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​Managing the transition from traditional to smart manufacturing

​Managing the transition from traditional to smart manufacturing

over 2 years ago

Image 2021 09 20 T16 08 12

Digital transformation has already started to change the way manufacturing works, paving the way for demand for a wide range of modern engineering skills to fill new roles for automation engineers, control engineers, process engineers and continuous improvement engineers. So how are manufacturers managing the transition and what criteria are they using to determine the pace of change?

Preventative maintenance

Data driven predictive technology can show when a machine needs repairing or servicing. The technology is already widely in use and return on investment can be easily measured, making it fairly straightforward to prove a business case for adoption.

Digital accelerators

Best practice recommends determining the pace of change by focusing on problems rather than on the emerging technologies and the solutions they might offer. Bigger problems motivate a faster pace of change. A perfect example of this is the Covid pandemic, which looks likely to become one of the largest ever drivers of global digital transformation.


A testbed is a vehicle for trying out scientific theories, computational tools and new innovations. Siemens is currently collaborating on a new process industry testbed in Chicago to support the transition to smart manufacturing, which will look at how software, IoT and hardware can be used to speed up digitisation in process industries.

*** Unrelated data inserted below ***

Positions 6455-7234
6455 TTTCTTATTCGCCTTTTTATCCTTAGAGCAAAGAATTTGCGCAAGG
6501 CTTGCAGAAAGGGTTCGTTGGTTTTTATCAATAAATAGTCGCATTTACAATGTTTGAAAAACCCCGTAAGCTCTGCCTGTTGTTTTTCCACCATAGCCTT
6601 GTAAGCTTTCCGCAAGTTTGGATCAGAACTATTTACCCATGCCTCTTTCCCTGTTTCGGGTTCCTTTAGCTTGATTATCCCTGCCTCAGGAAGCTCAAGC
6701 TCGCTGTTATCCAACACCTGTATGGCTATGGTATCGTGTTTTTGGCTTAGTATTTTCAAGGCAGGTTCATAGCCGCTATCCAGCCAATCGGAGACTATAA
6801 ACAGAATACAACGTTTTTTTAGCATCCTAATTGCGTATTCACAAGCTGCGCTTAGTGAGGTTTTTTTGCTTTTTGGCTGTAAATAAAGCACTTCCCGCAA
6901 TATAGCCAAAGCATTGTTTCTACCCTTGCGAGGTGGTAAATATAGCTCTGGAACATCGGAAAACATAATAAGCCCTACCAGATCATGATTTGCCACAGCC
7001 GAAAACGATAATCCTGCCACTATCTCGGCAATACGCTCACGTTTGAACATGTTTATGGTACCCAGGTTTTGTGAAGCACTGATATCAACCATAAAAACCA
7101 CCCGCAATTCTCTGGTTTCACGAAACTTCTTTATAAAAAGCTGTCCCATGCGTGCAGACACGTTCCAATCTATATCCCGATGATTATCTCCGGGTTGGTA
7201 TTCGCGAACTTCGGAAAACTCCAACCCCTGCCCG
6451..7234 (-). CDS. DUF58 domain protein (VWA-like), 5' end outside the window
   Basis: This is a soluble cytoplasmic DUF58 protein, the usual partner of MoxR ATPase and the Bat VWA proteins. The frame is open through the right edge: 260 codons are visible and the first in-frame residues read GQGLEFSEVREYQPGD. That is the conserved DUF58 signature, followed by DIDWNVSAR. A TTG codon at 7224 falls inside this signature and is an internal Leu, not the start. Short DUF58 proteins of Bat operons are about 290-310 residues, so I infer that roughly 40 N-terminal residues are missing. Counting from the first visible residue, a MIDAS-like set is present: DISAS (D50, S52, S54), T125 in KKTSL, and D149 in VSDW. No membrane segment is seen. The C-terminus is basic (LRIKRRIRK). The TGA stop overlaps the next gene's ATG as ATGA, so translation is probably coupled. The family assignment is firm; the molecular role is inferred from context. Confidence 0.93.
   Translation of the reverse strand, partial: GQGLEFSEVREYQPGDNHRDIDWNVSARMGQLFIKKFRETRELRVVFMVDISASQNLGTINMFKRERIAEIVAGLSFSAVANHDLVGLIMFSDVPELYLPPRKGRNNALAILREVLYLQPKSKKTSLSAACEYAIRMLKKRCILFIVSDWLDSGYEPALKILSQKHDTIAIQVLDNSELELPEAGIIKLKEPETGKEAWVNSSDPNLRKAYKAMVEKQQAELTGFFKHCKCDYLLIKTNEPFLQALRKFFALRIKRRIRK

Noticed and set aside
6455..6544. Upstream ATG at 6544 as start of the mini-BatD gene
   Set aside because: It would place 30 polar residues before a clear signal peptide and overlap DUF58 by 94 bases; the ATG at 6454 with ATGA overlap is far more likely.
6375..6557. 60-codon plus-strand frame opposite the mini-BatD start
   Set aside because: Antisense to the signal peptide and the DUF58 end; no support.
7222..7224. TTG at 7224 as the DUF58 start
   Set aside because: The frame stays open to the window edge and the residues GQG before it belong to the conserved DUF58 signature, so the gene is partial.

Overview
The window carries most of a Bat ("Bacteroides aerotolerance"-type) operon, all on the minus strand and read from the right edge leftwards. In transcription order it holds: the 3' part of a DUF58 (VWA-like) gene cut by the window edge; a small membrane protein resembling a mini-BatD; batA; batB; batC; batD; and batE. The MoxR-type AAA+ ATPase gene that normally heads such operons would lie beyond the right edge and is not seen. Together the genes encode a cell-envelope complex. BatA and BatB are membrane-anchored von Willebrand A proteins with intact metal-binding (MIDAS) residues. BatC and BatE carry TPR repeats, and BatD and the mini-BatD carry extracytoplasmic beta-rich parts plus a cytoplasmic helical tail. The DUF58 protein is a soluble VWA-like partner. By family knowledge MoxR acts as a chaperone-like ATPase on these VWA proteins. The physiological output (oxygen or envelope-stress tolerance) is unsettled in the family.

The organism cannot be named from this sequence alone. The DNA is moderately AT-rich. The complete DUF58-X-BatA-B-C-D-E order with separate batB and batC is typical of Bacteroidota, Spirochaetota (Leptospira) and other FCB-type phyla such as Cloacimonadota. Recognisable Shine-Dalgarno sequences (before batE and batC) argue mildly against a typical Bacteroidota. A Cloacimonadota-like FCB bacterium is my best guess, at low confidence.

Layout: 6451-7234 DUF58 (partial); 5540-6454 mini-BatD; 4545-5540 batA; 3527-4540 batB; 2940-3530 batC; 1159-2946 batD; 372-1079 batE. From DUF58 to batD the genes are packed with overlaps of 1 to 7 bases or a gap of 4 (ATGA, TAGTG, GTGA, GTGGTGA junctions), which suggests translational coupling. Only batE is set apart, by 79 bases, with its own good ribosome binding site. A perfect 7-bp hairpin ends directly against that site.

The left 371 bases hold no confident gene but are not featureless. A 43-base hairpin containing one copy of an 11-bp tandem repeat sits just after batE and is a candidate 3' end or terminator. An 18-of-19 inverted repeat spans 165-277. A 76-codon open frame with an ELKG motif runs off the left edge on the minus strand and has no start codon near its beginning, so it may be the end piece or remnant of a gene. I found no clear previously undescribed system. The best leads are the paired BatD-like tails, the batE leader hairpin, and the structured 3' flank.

Digitisation and process industries

Process engineering is all about optimising manufacturing processes. You can read more about the growth of this area of engineering in our article how automation is driving demand for a new era of engineering skills.

Digitisation in general has benefits in terms of health and safety, productivity and cost efficiency and engineers are now looking closely at how different processes and workflows can allow engineers to improve smart factory operations and integrate them in manufacturing facilities where traditional practices are still dominant.

The hope is that this will result in increased facility productivity and greater resilience should problems such as the Covid-19 pandemic arise again in the future.

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